First person is a very common voice for writers to use in fiction, especially in mysteries and crime thrillers; this voice allows the reader to discover the plot as it unfolds through the protagonists eyes.
Harold said, “I never knew her.” But I knew he was lying. I knew for a fact that Harold and Liz went to school together, shared a few classes and even dated for a while after they graduated. Why was he lying? I decided not to press the point just yet; I’d dangle a rope and see if he’d hang himself first.
First person can be limiting because the reader can only experience what the POV character knows, or experiences. This means that the scope of the novel needs to be fairly tight. Using multiple POV characters (first person serial) can expand the view considerably. Generally this is done by letting characters take turns in relating events as the story unfolds. Sometimes someone does something unusual such as in Levi Montgomery’s The Death of Patsy McCoy where the same story is retold through the eyes of several characters and each retelling reveals new facets of the complete story. Continue reading Difficult Voices: First Person Plural→
Last night Marie was coming home with a pick-up truck load of groceries. It was late, it had been a busy day for both of us and she knew I was tired too; lugging a weeks worth of groceries up to our house from the workshop was not something I would be looking forward to. She reached over and pressed the Four Wheel High button on the dash – and it ENGAGED! This was a great surprise since it had been fluky for a while, working sometimes, not working at others, but mostly not. She happily swung into our driveway and came crawling up the steep gravel grade. I was working at the computer in our dining area, the windows of which look out over our driveway and I wondered who had gotten lost – I sure wasn’t expecting it to be Marie! Continue reading A Whisper or a Brick – Communicating with God→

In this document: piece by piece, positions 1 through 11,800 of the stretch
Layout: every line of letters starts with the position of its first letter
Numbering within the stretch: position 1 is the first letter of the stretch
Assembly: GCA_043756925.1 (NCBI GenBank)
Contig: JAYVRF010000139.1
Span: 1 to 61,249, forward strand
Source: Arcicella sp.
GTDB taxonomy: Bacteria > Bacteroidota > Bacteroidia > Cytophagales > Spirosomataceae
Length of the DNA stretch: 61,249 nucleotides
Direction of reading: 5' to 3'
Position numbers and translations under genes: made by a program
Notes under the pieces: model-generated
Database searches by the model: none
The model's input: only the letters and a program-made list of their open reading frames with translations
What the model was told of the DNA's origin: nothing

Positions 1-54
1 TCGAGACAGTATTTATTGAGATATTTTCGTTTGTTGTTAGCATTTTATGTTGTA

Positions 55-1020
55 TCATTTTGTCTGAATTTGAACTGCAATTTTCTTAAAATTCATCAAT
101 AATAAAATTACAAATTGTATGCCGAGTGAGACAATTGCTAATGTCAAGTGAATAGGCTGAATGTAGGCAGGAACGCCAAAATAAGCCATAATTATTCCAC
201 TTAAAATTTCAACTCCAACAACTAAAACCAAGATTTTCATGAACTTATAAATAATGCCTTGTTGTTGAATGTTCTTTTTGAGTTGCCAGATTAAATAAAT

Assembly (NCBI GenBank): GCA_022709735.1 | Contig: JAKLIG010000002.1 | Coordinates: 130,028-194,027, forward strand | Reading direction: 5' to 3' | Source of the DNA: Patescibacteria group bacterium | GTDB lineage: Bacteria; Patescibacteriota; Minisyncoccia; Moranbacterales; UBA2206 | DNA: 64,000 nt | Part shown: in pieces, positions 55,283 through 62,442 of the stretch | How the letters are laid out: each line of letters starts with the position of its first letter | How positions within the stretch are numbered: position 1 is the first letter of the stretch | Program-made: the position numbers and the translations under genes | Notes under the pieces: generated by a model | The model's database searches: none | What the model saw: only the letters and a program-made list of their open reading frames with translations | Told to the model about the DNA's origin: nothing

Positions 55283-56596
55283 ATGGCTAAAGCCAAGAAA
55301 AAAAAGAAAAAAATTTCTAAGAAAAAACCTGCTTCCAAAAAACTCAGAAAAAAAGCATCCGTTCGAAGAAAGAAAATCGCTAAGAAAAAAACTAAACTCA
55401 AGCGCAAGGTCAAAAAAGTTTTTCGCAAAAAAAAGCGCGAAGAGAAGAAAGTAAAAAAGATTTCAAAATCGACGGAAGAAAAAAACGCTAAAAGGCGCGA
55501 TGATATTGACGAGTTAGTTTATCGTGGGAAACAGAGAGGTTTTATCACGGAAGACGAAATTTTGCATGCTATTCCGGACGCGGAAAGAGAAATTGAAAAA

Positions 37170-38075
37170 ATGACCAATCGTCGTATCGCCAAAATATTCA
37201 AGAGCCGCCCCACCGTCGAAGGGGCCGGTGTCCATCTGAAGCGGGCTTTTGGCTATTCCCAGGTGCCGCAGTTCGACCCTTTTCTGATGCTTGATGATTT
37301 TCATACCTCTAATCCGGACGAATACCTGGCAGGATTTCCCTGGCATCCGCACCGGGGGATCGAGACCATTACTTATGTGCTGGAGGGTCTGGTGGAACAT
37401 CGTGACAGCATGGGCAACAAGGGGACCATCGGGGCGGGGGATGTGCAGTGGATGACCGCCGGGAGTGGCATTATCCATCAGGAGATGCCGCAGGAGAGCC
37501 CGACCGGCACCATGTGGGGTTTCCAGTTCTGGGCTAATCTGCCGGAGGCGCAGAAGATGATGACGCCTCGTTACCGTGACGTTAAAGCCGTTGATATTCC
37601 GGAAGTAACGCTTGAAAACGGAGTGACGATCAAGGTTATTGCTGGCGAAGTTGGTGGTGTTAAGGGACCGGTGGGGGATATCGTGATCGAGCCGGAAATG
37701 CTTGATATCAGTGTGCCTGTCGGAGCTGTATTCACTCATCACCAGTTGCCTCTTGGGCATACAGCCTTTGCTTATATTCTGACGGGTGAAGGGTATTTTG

Here’s another creepy tail of adventure for Halloween month.
I had completed my morning gardening chores, made my mail run, had lunch, gotten the riding mower out and was starting my mowing when I spotted a snake crawling out of a hole in the underpinning (skirting) of my workshop – a mobile home that was on the property when we bought it and served as our home until we were able to build a house. It looked a lot like a copperhead. Or at least what I remembered a copperhead to look like. But before I went into snake eradication mode I decided to do some fact checking: sometimes good snakes have coloring very similar to the bad snakes, and I don’t want to kill a King Snake because I mistook it for a viper. Continue reading Encounter at Copperhead→
Stopover at the Backworlds’ Edge is the second book in Mary Pax’s Backworlds series about bio-engineered human life forms that were created to be able to thrive in the harsh environments of planets that are not exactly, “Earth Normal”.
In this tale we find Craze and his new-found friends from the first book encamped at Pardeep Station, a sort of rest stop along the galactic interstate system, except Pardeep is out in the sticks, galactically speaking, and not an especially inviting place to go.
Sometimes we find adventures – or inspiration for fictional adventures – in the common occurrences of every day life. Since this is Halloween month, I’m going to share with you some ‘creepy’ stories from my life.